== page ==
A California police officer driving a Tesla Model S during a high-speed chase on a Bay Area freeway radioed to his colleagues that he was running low on battery. He needed someone else to take over.
“I am down to six miles of battery on the Tesla, so I may lose it here in a sec,” the officer said, according to The East Bay Times. “If someone else is able, can they maneuver into the No. 1 spot?”
A police sergeant called off the chase minutes after that radio transmission. The next week, national headlines appeared to blame the electric vehicle.
“Cop’s Tesla runs out of battery power during high-speed chase,” read one headline, in The New York Post.
“Tesla police vehicle ran out of power during a car chase in California,” read another, from ABC News.
“Tesla squad car runs out of battery chasing suspect at high speed, California cops say,” The Kansas City Star reported.
But according to the police department at the heart of the story, that is not what happened.
“At no time did the Tesla end up having to leave the pursuit, it didn’t die on the freeway, and it really didn’t impact this pursuit in any way,” Geneva Bosques, a spokeswoman for the Fremont Police Department, said on Monday.
“It’s the fastest car we have in our fleet and it handles really well in pursuits,” she said.
The Fremont police said the electric vehicle’s low battery was no different from a traditional car running out of gas, getting a flat tire or having other mechanical issues during a pursuit.
“This situation, while embarrassing, is no different from cases where a patrol car runs low (or even dry) of fuel,” the department said in a statement last Thursday.
Fremont, about 40 miles southeast of San Francisco, is home to a sprawling Tesla plant.
It was late on Sept. 20 when a police officer from the town spotted a car being sought in nearby Santa Clara in connection with a felony. The vehicle, a Toyota Avalon, triggered an alert when it crossed into Fremont city limits. Officers had already been instructed to be on the lookout for the vehicle when Officer Jesse Hartman spotted it in the parking lot of a local auto parts store, Ms. Bosques said.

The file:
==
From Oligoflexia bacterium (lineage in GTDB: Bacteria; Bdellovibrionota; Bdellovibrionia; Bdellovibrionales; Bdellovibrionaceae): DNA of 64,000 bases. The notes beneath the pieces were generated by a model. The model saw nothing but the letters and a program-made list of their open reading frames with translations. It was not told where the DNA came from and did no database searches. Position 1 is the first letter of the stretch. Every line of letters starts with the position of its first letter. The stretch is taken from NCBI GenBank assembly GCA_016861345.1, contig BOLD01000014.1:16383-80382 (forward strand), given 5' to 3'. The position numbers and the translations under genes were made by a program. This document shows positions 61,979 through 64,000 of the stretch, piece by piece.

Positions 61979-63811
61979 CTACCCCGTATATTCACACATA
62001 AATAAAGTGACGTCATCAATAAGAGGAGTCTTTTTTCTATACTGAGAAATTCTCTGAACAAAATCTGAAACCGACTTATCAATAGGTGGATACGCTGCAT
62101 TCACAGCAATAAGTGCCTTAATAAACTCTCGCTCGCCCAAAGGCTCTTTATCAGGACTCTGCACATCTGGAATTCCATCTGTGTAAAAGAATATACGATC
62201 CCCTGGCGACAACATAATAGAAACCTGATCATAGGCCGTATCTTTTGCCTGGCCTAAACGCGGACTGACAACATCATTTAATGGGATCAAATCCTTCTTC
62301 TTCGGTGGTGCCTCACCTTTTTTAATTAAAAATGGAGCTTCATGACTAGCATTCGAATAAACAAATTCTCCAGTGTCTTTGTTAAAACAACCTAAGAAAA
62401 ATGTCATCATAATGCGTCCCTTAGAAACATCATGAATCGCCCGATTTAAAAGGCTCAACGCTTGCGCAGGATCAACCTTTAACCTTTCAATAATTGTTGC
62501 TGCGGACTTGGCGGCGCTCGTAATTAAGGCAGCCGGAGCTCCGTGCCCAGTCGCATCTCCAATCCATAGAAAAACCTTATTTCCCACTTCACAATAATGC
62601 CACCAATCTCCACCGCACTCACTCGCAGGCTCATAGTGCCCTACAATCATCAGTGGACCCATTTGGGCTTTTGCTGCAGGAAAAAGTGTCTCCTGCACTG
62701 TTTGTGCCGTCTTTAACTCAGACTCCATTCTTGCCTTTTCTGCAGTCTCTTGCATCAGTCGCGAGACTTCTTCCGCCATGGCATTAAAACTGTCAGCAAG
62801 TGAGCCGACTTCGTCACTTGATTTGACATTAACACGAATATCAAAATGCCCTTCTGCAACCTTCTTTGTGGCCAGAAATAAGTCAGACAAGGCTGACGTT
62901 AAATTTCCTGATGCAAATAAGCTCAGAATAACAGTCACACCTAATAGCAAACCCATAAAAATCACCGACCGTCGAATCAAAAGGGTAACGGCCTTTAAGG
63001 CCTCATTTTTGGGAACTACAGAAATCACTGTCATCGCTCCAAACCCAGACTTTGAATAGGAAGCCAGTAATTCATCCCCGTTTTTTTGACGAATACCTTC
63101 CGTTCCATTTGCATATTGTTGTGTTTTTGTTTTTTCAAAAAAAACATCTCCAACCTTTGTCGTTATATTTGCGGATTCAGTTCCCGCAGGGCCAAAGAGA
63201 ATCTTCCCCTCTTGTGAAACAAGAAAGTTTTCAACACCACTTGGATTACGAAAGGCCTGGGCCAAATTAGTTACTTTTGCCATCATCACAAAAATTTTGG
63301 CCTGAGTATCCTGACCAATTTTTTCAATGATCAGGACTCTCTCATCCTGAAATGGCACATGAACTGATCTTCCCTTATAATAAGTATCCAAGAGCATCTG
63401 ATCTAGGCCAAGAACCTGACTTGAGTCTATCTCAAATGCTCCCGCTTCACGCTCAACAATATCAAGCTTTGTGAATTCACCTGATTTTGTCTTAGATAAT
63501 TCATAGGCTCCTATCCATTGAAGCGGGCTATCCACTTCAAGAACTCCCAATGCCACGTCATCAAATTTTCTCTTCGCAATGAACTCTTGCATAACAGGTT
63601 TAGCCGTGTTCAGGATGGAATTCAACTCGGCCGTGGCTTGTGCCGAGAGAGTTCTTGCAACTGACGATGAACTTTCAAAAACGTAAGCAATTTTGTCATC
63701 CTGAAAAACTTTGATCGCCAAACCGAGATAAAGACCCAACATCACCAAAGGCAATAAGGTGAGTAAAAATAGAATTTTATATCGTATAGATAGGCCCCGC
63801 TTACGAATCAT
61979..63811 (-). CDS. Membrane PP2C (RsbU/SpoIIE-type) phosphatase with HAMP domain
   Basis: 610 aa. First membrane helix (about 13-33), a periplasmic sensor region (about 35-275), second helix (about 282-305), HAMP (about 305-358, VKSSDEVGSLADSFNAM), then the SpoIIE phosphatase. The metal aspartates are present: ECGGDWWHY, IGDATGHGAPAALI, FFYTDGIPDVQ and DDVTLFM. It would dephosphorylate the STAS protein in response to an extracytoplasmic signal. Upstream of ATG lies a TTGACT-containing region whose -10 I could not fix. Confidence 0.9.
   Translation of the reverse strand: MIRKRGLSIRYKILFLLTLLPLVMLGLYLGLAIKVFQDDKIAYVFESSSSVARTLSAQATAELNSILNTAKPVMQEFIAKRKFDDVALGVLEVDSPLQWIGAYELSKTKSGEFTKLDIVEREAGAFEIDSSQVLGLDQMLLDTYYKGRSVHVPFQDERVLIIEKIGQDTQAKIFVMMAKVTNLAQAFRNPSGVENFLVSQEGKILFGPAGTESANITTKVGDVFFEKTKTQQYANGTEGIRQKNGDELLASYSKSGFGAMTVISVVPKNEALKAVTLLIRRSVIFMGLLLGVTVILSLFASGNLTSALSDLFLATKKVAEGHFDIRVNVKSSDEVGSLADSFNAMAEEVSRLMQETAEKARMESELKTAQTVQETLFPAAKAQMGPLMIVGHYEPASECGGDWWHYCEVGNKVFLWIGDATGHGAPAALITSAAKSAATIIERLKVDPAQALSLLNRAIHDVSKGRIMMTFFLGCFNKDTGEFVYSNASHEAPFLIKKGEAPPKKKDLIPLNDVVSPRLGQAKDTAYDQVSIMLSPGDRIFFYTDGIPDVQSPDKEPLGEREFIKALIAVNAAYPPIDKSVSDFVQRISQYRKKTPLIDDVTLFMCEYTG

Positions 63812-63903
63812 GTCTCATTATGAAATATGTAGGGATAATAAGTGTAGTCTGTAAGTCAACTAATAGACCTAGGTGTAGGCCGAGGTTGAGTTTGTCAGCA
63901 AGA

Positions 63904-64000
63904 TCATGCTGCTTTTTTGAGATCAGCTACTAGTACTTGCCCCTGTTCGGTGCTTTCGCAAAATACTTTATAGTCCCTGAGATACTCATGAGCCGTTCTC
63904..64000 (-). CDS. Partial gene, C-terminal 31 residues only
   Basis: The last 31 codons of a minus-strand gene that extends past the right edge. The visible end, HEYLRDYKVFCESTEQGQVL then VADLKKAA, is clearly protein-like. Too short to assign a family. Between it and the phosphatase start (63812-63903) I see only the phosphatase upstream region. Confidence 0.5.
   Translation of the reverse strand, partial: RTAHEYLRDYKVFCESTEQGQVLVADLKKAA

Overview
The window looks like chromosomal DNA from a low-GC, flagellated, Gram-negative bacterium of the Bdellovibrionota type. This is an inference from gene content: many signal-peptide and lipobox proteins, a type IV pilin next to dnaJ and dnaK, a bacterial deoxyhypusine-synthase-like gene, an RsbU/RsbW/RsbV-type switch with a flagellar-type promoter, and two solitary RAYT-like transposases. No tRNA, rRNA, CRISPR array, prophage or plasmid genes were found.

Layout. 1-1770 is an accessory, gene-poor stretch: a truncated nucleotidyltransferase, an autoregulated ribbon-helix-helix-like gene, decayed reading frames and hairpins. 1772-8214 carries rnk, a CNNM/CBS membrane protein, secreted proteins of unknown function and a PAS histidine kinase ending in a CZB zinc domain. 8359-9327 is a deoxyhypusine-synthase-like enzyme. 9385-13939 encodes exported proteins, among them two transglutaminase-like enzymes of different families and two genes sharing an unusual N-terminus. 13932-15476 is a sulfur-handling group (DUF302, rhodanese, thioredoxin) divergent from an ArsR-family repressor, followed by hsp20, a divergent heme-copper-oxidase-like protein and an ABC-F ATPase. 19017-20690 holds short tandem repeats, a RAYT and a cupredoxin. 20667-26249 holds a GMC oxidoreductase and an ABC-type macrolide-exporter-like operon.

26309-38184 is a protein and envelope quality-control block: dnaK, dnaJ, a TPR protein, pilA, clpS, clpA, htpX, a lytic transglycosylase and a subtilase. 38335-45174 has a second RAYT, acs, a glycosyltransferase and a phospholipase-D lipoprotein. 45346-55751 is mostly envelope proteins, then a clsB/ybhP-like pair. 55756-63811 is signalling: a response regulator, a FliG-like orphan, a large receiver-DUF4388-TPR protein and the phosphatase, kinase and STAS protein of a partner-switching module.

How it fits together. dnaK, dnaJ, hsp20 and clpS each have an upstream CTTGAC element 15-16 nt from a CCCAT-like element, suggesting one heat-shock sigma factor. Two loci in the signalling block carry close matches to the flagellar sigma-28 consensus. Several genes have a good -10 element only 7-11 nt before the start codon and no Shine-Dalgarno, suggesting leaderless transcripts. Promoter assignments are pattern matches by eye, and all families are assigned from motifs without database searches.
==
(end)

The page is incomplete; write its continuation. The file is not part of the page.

After Officer Hartman tried to stop the wanted vehicle, the driver took off, setting off an eight-minute, 10-mile chase. The car sped onto Interstate 680, reaching speeds over 110 miles an hour, according to the police.
Officer Hartman soon had backup, Ms. Bosques said. Shortly after two additional Fremont Police Department vehicles joined the chase, Officer Hartman’s Tesla alerted him that the vehicle’s charge was running low. Minutes later, after the Avalon drove onto the shoulder of the freeway in order to pass a vehicle, the police sergeant called off the chase “to ensure public safety.”
The California Highway Patrol had been on its way to respond to the chase when it was called off, Ms. Bosques said. That agency later found the vehicle abandoned in the area.
The Fremont police said in their first statement that the Tesla, which had been at the city’s corporation yard earlier that day, had a 50 percent charge when Officer Hartman picked it up at the beginning of his 11-hour shift, but Ms. Bosques said on Monday that the vehicle’s charge was actually higher than that. The chase took place about nine hours into his shift, she said.
“We think it started the pursuit with about 50 miles left on the charge, but when cars accelerate at speeds such as the situation, going over 110 miles per hour, the car charge starts to drain down faster,” Ms. Bosques said. And before the chase, Officer Hartman had driven around more than usual for a shift, she added.
It was the second pursuit for the department’s Tesla, which Ms. Bosques said “has never fully lost a battery charge during any type of call for service.”
Fremont police officers have been impressed with the Tesla, she said, and have called it a “game changer for pursuits.” She also said that the officers involved in the Sept. 20 chase had recently stopped a vehicle while using the Tesla.
That driver, Ms. Bosques said, told officers, “I saw the Tesla behind me, I knew I couldn’t get away from a Tesla.”
Tesla declined to comment for this article, but a week after the pursuit, Elon Musk, the company’s chief executive, tweeted an article from a website devoted to Tesla news, rumors and reviews that referred to the Fremont Police Department’s accounting of the event.
“Meanwhile, back in reality,” he wrote.
The Fremont Police Department was the first in the nation to use a Tesla as a patrol vehicle, Ms. Bosques said. The agency bought a used 2014 Tesla Model S 85 in late 2017 as part of its commitment to a City of Fremont climate change initiative, which aims to reduce greenhouse gas emissions by 25 percent by 2020.
The Fremont police began transitioning to hybrid vehicles in 2009, and the Tesla was officially deployed as part of the fleet in March 2019. The department’s six-month pilot program with the Tesla will help the agency determine if the vehicles provide the range and durability law enforcement needs.